The McGill Institute for the Study of Canada held a special event in honour of Dr. Desmond Morton, Hiram Mills Emeritus Professor and Founding Director of the Institute (1994-2001). Accompanied by several distinguished speakers, Professor Morton presented a lecture entitled "French Canada’s Impact in the First World War". The September 14th event simultaneously celebrated Professor Morton's invaluable contributions to Canadian Studies, as well as his 80th birthday.

 

 

 

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The Ibis

Two for today.

The Battle of Beersheba - myths and history,100 years on

 

 
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Published on Oct 31, 2017

Fought on 31 October 1917, the Battle of Beersheba, and its dramatic conclusion by a mounted charge of two Australian light horse regiments, has become one of Australia’s best known First World War actions. It is perhaps the only battle fought in the Sinai-Palestine Campaign of 1916-18 that many Australians might recognise, has been the subject of Australian feature films (twice) and today its memory has become a vehicle for the promotion of Australian-Israeli ties. It has also become a tool for national self-congratulation and myth-making, with claims about the Australian role including that it was the last great cavalry charge in history or that that it turned the tide of campaign.This public lecture will examine the battle and the Australian role in it to challenge some myths and offer an insightful appreciation of the events and their place in history.

Jean Bou is a military historian and a senior lecturer at the ANU Strategic and Defence Studies Centre. He is the author, co-author or editor of ten books on Australian military history and has written extensively on the Australian involvement in the First World War, particularly on the fighting in Palestine.

 

 

 

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The Ibis

This one is really excellent: 1917 and the French Mutinies  

 

Fast forward to the 8 minute mark.

 

 
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Streamed live on Nov 14, 2017

One hundred years after French mutineers shouted, “down with the war!” the legacy of the 1917 mutinies remains. Join Dr. André Loez in an eye-opening lecture as he addresses how the mutinies inform and reframe our understanding of World War I. Don’t miss the opportunity to consider what makes an army put down its weapons, or continue to fight. This program is proudly presented in partnership with Park University, the Cultural Services of the French Embassy with support from the French Mission du centenaire de la Première Guerre mondiale.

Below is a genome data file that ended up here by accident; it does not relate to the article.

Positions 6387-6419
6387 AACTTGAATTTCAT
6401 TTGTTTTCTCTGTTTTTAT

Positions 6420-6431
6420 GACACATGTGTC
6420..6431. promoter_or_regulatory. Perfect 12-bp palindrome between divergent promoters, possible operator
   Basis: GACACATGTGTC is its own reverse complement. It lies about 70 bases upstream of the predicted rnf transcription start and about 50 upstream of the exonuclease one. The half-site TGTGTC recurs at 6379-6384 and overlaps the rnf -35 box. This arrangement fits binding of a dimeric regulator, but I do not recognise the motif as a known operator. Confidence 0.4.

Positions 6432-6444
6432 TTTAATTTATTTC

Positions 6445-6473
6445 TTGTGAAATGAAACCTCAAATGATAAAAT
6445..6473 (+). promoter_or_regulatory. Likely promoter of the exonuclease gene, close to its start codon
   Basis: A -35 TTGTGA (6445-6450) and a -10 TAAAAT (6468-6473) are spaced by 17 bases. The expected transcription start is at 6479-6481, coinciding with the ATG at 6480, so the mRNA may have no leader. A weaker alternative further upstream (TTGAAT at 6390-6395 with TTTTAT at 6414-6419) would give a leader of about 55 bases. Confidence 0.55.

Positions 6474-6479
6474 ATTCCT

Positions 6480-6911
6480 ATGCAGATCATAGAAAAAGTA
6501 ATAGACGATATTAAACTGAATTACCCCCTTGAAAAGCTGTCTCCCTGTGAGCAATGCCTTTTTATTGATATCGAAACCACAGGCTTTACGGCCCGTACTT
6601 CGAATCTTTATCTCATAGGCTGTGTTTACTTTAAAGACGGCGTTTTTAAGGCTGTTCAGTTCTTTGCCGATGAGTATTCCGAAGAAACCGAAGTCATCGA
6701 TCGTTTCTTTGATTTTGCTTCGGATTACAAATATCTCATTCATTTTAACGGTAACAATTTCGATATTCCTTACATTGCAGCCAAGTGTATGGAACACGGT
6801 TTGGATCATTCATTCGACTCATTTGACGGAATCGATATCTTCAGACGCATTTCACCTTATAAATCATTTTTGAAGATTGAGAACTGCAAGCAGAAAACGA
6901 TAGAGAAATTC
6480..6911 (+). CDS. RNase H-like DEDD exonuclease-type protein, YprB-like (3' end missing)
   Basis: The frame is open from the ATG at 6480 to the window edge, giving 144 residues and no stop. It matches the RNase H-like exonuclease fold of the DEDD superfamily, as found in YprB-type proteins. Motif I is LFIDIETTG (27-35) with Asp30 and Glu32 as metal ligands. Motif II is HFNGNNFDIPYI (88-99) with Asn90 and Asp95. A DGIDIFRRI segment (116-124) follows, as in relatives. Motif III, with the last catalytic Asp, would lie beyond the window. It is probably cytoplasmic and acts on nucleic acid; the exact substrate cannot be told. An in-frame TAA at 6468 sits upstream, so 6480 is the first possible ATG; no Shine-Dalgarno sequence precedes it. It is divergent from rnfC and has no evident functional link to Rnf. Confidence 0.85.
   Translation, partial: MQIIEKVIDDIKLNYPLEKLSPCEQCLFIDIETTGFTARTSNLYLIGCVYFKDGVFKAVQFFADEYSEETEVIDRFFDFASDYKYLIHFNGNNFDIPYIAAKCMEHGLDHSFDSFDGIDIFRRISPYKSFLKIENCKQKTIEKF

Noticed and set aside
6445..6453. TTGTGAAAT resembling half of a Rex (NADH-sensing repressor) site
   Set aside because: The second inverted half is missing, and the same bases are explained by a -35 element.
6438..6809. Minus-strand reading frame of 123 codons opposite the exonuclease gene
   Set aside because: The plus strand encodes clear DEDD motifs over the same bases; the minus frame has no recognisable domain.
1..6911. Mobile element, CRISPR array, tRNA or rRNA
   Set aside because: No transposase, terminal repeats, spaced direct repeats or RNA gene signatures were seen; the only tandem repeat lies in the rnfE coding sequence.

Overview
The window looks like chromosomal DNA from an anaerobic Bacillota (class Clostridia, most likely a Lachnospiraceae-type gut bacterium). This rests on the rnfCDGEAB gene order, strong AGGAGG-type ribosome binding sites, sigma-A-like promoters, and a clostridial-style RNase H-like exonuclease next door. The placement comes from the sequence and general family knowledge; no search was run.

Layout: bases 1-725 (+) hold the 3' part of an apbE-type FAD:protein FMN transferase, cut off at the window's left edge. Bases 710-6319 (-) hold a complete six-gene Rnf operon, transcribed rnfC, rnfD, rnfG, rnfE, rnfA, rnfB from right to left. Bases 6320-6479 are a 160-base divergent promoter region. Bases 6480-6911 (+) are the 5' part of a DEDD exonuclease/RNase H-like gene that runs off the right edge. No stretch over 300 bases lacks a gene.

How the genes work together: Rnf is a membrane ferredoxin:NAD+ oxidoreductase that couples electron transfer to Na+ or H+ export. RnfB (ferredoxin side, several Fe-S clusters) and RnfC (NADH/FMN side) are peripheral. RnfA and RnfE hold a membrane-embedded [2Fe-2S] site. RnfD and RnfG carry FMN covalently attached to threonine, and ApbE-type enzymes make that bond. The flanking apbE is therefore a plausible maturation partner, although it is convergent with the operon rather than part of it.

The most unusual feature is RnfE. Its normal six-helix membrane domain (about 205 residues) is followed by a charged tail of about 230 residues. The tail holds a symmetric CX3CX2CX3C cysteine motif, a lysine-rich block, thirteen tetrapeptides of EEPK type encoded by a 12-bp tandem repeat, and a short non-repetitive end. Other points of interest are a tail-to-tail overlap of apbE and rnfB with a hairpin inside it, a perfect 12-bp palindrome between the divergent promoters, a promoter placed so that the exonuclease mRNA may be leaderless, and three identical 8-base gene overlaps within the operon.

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Ronan McGreevy

You might be interested in  my YouTube channel. Regards, Ronan 

 

 

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The Ibis

‘The crucible of war: the adaption and development of the British Army on the Western Front 1915’  - Dr. Spencer Jones

 

 

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The Ibis

Happy new year everyone. Here is an interesting one - 1914 Rabaul Campaign

 

 
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Published on Dec 5, 2017

Analysis by an expert panel of the 1914 Australian capture of Rabaul in German New Guinea. Convenor Professor Tom Frame with panel is Rear Admiral Peter Briggs, Professor Michael Epkenhans, Dr David Stevens, Dr Stephenson & Commander Greg Swinden.
Produced by the Naval Studies Group in conjunction with the Submarine Institute of Australia, the Australian Naval Institute, Naval Historical Society and the RAN Seapower Centre.

 

 

 

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The Ibis

Kde domov muj and Wacht am Rhein: Singing Loyalty and Disloyalty in Habsburg Bohemia during the First World War

 

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Dr Tamara Scheer (Ludwig Boltzmann-Institute for Historical Social Science/Institute for East European History, University of Vienna) gives a talk for the Globalising and Localising the Great War seminar series.

 

http://podcasts.ox.ac.uk/kde-domov-muj-and-wacht-am-rhein-singing-loyalty-and-disloyalty-habsburg-bohemia-during

Edited by The Ibis

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The Ibis

The Indian Army in World War One with Dr. Charles Godfrey

 

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Published on Jan 13, 2018

The RCMI's own HLCol/Dr Charles Godfrey discusses the history of the Army of India and its role in the British Imperial Army's campaigns on the Western Front, the Dardanelles and the Middle East in World War One.

 

 

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hazelclark

Thanks for that. Will watch it.

H.C.

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Fattyowls

Another really interesting one, thank you. This is a unique thread and full of fantastic finds. What I need to do is set aside some time each week to start looking at some more.

 

Pete.